Metaverse Offers Chance to Get Technology Right

A person who requires insulin must walk a tightrope. Blood-glucose concentration can swing dramatically, and it is particularly affected by meals and exercise. If it falls too low, the person may faint; if it rises too high and stays elevated for too long, the person may go into a coma. To avoid repeated episodes of low blood glucose, patients in the past would often run their blood glucose somewhat high, laying themselves open to long-term complications, such as nerve damage, blindness, and heart disease. And patients always had to keep one eye on their blood glucose levels, which they measured many times a day by pricking their fingers for drops of blood. It was easily the most demanding therapy that patients have ever been required to administer to themselves.

No longer: The artificial pancreas is finally at hand. This is a machine that senses any change in blood glucose and directs a pump to administer either more or less insulin, a task that may be compared to the way a thermostat coupled to an HVAC system controls the temperature of a house. All commercial artificial pancreas systems are still “hybrid,” meaning that users are required to estimate the carbohydrates in a meal they’re about to consume and thus assist the system with glucose control. Nevertheless, the artificial pancreas is a triumph of biotechnology.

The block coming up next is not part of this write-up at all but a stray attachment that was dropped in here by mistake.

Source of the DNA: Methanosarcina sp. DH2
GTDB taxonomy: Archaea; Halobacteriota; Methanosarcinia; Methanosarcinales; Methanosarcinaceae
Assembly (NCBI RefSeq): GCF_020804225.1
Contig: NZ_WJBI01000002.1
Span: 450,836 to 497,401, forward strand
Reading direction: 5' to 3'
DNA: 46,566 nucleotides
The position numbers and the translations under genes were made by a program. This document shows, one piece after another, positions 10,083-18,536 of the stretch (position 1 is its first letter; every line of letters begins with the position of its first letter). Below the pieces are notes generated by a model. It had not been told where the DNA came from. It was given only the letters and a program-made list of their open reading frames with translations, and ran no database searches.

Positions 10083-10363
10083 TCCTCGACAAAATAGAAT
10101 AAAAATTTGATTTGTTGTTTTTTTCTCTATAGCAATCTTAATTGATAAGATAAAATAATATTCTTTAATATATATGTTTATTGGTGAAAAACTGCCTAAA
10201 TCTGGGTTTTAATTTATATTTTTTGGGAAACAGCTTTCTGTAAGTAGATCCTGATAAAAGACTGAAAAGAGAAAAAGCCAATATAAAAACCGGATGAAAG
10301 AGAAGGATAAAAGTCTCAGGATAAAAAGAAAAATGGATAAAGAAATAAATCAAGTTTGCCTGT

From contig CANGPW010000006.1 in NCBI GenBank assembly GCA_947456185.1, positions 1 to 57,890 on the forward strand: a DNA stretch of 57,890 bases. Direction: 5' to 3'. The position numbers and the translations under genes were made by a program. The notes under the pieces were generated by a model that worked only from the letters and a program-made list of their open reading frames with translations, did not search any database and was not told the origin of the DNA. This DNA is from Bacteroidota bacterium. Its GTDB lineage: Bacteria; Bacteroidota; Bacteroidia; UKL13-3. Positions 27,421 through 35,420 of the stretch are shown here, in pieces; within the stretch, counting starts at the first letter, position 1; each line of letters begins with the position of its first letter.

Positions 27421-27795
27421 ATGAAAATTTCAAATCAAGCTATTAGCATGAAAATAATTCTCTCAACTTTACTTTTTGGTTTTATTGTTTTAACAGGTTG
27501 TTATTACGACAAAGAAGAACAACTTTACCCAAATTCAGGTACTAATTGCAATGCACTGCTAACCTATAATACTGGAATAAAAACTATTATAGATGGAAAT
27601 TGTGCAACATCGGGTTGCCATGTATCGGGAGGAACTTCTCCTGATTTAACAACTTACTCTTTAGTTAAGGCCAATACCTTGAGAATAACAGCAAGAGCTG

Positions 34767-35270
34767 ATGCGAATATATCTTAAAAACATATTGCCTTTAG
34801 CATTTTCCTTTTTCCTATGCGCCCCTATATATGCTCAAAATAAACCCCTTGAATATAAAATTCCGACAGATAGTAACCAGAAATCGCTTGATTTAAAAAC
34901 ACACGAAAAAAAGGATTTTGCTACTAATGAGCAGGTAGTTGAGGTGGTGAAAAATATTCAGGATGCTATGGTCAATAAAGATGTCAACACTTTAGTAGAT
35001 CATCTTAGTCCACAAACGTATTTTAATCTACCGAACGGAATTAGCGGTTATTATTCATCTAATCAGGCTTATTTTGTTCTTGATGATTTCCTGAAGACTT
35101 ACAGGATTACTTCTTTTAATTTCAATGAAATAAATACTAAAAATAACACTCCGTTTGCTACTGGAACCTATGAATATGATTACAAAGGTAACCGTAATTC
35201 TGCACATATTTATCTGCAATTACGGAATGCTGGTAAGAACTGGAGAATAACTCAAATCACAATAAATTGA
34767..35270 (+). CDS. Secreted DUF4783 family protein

It is a triumph of hope, as well. We well remember a morning in late December of 2005, when experts in diabetes technology and bioengineering gathered in the Lister Hill Auditorium at the National Institutes of Health in Bethesda, Md. By that point, existing technology enabled people with diabetes to track their blood glucose levels and use those readings to estimate the amount of insulin they needed. The problem was how to remove human intervention from the equation. A distinguished scientist took the podium and explained that biology’s glucose-regulation mechanism was far too complex to be artificially replicated. Boris Kovatchev and his colleagues disagreed, and after 14 years of work they were able to prove the scientist wrong.

It was yet another confirmation of Arthur Clarke’s
First Law: “When a distinguished but elderly scientist states that something is possible, he is almost certainly right. When he states that something is impossible, he is very probably wrong.”

In a
healthy endocrine system,
the fasting blood glucose level is around 80 to 100 milligrams per deciliter of blood. The entire blood supply of a typical adult contains 4 or 5 grams of sugar—roughly as much as in the paper packet that restaurants offer with coffee. Consuming carbohydrates, either as pure sugar or as a starch such as bread, causes blood glucose levels to rise. A normally functioning pancreas recognizes the incoming sugar rush and secretes insulin to allow the body’s cells to absorb it so that it can be used as energy or stored for such use later on. This process brings the glucose level back to normal.

However, in people with
type 1 or insulin-requiring type

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